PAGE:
Cavendish Banana plants

We also planted three Cavendish Banana plants this past spring, and they are doing better than we ever could have hoped for. Considering these plants were just 1-foot high when we planted them, it’s absolutely amazing how quickly they have grown. The middle plant (pictured here) is the largest of the three, and now stands at an incredible 15 feet high (to the top of the leaves)!

These plants love fertilizer, and I’ve been keeping them happy with plenty of it. They may not produce fruit this first year, but there is a chance that they will. If they do produce fruit, we should see some flowers very, very soon now!

I love bananas, and so does Lisa. Before I go mountain biking I almost always have a Nitrean + oats + banana smoothie.

Of all the fruit trees, I think this is the one we’re most excited about. We purchase bananas from the grocery store every week, and so being able to pick our own will be a real money saver. I can’t wait until I can actually walk out back and pick bananas right from my own trees!

Grapefruit Tree

Grapefruit Tree

The grapefruit tree is doing pretty good, and there is some mature fruit on it. It’s not blossomed again since we planted it, but I expect we’ll see some new blossoms very soon.

I used to hate grapefruit, but Mastover had me eating it every day when I was cutting down to 6% body fat back in 2007. I actually grew to like it quite a lot, which I found surprising. I don’t put anything on it, either: I just cut it in half and dig in. Grapefruit is one of those things that I guess you either love or hate, and I never thought I’d find myself in the “love” camp.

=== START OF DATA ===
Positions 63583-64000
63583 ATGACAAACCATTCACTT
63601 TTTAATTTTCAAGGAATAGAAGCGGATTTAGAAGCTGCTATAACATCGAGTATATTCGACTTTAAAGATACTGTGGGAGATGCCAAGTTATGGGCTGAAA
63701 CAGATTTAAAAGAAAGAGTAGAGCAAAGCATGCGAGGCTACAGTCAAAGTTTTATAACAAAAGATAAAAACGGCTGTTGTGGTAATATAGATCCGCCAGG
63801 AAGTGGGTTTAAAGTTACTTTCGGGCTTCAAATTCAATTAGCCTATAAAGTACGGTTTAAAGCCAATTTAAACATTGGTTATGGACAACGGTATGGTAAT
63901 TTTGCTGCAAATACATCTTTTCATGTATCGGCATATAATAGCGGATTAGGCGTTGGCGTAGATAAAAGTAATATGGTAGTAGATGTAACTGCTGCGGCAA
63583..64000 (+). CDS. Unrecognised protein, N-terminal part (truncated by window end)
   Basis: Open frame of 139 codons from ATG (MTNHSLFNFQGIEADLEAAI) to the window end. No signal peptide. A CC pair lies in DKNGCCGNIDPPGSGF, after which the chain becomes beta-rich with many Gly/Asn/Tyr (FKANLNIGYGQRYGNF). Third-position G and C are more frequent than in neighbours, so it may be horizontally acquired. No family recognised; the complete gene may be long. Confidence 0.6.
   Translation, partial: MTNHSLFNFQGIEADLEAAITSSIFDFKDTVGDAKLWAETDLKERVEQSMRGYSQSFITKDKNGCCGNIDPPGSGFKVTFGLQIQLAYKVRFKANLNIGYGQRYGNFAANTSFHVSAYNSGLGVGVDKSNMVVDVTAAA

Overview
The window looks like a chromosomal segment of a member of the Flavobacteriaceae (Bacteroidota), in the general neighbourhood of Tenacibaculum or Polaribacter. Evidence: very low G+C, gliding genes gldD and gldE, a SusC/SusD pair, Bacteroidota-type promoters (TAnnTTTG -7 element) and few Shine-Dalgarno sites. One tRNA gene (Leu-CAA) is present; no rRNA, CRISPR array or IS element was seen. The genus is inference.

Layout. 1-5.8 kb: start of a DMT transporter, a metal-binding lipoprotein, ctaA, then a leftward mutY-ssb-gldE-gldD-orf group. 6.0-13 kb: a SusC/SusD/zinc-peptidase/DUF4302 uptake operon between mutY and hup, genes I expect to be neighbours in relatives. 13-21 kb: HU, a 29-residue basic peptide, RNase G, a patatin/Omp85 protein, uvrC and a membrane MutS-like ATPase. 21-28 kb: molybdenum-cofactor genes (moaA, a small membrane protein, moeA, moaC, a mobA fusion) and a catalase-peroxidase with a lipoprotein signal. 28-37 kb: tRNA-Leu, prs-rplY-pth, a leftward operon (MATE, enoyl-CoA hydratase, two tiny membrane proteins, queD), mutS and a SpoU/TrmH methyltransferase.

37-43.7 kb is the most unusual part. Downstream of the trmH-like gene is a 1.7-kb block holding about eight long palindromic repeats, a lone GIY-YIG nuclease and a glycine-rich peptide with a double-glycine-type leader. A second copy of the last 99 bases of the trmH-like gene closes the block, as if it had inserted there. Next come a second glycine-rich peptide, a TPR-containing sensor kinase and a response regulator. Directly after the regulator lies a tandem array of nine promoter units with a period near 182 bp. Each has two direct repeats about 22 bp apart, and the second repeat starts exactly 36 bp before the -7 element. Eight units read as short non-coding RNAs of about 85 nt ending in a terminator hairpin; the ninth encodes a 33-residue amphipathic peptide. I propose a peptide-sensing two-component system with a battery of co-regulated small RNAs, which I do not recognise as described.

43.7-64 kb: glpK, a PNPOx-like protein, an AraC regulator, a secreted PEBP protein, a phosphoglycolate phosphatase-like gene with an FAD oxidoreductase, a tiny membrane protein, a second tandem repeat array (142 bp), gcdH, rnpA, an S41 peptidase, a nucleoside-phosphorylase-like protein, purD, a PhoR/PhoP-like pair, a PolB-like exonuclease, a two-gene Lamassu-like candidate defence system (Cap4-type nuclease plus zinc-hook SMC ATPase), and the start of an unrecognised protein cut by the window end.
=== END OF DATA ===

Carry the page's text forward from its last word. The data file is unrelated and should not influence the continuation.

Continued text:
Hopefully when I’m cutting early next year I’ll have some fresh grapefruit that I can incorporate into my cutting diet.

Papaya Tree

Papaya Tree

This papaya tree is an interesting story. I had a lot of problems with this tree when I first planted it. It was not doing well, and it was having trouble becoming established. I almost gave up on it, but I decided to stick with it. I gave it a lot of extra care, and eventually it started to look much better. Then, seemingly overnight, it exploded with growth! The trunk thickened, it shot up several feet, the leaves were all healthy and dark green. Then… FRUIT! Lots and lots of fruit! Just look at all those papayas. If you’d told me that the sickly tree I was nursing back to health a few months ago would be covered in fruit right now, I wouldn’t have believed you.

We also planted a fig tree, but it’s struggling. I think it may have had a disease when we bought it and I have been unable to get it 100% under control. I’ll get it looking good, but then it declines. I may try another one next spring if I can’t get this guy nursed back to health.

Well, I’m out of time and need to wrap this up. If you live in a climate where fruit trees can grow, I highly recommend that you get some in the ground. It’s really fun and rewarding to grow your own food, and you’ll save a lot of money.